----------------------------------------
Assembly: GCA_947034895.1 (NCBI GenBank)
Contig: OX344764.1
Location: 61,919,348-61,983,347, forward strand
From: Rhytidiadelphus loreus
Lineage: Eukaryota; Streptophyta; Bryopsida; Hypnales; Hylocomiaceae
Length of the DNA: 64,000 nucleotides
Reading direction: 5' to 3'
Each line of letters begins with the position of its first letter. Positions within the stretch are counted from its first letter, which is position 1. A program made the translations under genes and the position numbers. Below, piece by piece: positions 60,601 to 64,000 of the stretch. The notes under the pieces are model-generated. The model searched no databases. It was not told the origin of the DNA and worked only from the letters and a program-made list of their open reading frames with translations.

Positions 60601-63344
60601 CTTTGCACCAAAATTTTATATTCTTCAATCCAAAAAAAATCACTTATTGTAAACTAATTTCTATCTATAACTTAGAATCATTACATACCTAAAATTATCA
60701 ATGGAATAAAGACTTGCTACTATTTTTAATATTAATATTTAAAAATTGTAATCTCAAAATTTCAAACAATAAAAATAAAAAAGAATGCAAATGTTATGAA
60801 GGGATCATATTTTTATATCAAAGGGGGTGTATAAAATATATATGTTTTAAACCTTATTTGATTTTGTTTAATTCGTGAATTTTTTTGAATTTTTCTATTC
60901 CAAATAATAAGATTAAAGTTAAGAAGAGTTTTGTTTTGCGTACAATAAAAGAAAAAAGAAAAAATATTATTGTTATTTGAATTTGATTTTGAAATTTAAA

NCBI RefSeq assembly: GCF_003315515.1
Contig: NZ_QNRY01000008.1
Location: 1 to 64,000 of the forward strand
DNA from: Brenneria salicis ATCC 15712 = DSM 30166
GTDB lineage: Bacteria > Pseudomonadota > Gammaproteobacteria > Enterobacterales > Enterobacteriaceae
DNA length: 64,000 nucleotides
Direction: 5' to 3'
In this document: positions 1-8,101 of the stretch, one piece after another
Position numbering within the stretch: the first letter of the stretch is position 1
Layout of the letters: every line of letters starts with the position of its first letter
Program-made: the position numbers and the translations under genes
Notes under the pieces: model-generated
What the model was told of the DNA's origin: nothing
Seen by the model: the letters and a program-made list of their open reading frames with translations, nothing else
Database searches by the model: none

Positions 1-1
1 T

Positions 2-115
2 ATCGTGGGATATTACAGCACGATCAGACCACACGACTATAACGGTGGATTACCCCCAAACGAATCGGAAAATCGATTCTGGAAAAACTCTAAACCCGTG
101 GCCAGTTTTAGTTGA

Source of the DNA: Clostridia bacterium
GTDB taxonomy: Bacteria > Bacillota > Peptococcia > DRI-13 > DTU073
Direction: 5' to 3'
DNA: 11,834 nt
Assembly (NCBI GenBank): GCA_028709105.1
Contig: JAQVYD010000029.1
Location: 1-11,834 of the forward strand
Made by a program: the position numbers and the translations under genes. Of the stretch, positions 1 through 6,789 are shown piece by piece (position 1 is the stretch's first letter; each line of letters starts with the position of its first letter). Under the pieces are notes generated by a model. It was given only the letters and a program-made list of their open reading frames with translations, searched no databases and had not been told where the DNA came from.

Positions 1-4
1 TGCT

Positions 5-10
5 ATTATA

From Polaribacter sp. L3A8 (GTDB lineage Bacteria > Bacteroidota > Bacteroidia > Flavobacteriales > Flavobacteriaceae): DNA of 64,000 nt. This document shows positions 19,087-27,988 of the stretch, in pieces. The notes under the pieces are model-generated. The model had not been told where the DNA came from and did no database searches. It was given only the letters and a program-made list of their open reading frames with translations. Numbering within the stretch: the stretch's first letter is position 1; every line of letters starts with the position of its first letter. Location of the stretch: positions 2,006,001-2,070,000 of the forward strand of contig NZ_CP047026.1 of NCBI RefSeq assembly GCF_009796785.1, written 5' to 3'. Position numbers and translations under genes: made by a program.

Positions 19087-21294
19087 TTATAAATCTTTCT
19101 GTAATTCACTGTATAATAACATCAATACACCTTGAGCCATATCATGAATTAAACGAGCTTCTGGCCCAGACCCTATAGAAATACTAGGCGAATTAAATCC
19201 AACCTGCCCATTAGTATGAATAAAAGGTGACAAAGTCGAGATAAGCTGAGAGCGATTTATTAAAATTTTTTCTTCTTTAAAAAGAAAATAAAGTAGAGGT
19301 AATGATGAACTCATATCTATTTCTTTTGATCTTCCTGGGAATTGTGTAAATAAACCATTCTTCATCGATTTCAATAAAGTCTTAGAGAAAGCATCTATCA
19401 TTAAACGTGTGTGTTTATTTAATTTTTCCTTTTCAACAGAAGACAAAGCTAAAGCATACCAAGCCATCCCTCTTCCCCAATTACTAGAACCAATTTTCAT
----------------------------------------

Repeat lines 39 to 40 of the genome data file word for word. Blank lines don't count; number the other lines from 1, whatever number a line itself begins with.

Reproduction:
Contig: JAQVYD010000029.1
Location: 1-11,834 of the forward strand